NFC reader IC and 8-bit MCU adopted by rohm for Qi automotive wireless charging design
Geneva — STMicroelectronics announced that its automotive NFC Reader IC (ST25R3914) and its automotive 8-bit microcontroller (STM8AF) have been chosen for the Qi-compliant automotive wireless charging reference design from Rohm. Contactless communication based on NFC is already in extensive use for functions such as mobile payment by smartphone and in recent years, NFC use has been rapidly widening from mobile devices to industrial equipment, IoT devices, and even automotive systems.
The automotive wireless charging module reference design from Rohm, for which they’ve selected ST’s NFC Reader IC and 8-bit MCU, is based on the BD57121MUF-M, a Qi-standard 15-W wireless charger IC being developed by Rohm that aims to increase the adoption of wireless charging in the center console of the vehicle. One benefit of ST’s technology contribution is to enable the sophisticated control that makes possible the detection of contactless smart cards in proximity to the charging system in order to halt the charging immediately. This important and appreciated function prevents the failure of those cards due to the strong magnetic field generated by the Qi transmitter.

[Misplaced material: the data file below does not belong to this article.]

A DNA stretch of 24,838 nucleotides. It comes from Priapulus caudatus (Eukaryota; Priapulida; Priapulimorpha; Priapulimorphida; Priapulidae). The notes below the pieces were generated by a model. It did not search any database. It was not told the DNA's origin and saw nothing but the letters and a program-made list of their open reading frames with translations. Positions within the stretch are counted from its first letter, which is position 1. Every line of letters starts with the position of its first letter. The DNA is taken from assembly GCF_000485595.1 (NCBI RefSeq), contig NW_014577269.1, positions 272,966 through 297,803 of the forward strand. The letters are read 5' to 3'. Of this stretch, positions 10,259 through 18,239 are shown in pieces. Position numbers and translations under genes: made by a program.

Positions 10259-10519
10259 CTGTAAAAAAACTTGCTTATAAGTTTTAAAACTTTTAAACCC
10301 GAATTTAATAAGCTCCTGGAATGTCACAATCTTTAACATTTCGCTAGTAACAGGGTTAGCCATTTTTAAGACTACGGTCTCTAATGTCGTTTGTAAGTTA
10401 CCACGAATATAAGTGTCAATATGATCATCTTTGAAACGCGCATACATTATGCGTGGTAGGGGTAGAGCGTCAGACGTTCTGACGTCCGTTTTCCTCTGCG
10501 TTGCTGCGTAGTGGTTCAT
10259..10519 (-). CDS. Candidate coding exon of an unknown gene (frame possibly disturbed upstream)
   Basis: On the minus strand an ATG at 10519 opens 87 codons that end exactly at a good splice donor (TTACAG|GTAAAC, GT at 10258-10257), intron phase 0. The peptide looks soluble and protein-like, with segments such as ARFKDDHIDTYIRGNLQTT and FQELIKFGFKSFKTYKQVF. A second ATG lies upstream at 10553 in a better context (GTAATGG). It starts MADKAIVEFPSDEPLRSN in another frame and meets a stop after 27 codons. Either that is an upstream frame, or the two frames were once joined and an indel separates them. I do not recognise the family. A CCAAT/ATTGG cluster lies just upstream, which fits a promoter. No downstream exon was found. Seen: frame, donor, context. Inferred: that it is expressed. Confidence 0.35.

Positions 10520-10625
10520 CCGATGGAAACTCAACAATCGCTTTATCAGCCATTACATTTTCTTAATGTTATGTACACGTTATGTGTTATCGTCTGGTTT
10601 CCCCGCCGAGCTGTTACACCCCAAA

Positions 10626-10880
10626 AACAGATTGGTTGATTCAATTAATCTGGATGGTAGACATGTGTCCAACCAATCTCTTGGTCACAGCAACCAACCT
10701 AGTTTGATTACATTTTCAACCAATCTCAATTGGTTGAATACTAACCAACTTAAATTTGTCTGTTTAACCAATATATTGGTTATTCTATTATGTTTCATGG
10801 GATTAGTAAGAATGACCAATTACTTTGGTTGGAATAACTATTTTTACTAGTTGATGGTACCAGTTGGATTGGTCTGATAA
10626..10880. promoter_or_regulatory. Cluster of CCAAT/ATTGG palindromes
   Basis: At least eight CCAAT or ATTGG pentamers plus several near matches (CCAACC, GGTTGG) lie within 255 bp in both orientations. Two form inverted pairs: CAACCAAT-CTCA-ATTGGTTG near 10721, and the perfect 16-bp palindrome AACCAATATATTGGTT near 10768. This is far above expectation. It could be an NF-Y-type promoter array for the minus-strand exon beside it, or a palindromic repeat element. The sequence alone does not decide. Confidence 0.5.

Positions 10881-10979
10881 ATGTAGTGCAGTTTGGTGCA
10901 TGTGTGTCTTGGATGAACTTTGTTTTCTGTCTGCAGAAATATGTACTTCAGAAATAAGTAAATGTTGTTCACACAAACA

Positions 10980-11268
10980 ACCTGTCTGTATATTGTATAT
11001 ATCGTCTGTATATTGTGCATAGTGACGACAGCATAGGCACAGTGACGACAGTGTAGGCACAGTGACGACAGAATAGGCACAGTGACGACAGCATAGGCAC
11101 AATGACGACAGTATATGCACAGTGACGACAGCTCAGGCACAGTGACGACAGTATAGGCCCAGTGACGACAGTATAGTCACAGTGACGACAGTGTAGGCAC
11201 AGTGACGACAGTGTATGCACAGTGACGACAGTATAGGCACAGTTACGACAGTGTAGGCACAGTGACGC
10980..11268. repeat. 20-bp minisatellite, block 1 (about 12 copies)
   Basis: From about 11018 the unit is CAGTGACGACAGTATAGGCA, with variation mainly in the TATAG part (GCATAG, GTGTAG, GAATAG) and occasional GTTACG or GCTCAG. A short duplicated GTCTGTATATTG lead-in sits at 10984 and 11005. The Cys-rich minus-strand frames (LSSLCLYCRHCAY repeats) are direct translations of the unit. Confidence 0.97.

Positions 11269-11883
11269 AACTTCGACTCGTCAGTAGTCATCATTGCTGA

ST’s automotive NFC Reader IC, the ST25R3914, is an AEC-Q100 grade 1 qualified NFC analog front-end device supporting ISO14443A/B, ISO15693, FeliCa, and active P2P. Its best-in-class RF performance and its unique Automatic Antenna Tuning function dynamically adapting to challenging metallic environments make it the perfect fit for automotive applications. It comes with a MISRA-C: 2012-compliant RF middleware which helps to shorten the time required for software development.
The automotive 8-bit MCU from ST, STM8AF, provides high performance, wide-ranging choice for memory size, and many package options, contributing to more flexible automotive systems. The MCU features true data EEPROM, CAN and LIN bus, and high operating temperature support up to 150°C. In combination with the NFC function, it can also be used as a controller to manage new types of automotive NFC applications, such as Bluetooth/Wi-Fi pairings for smartphones, “infotainment” using NFC verification, and engine start-up.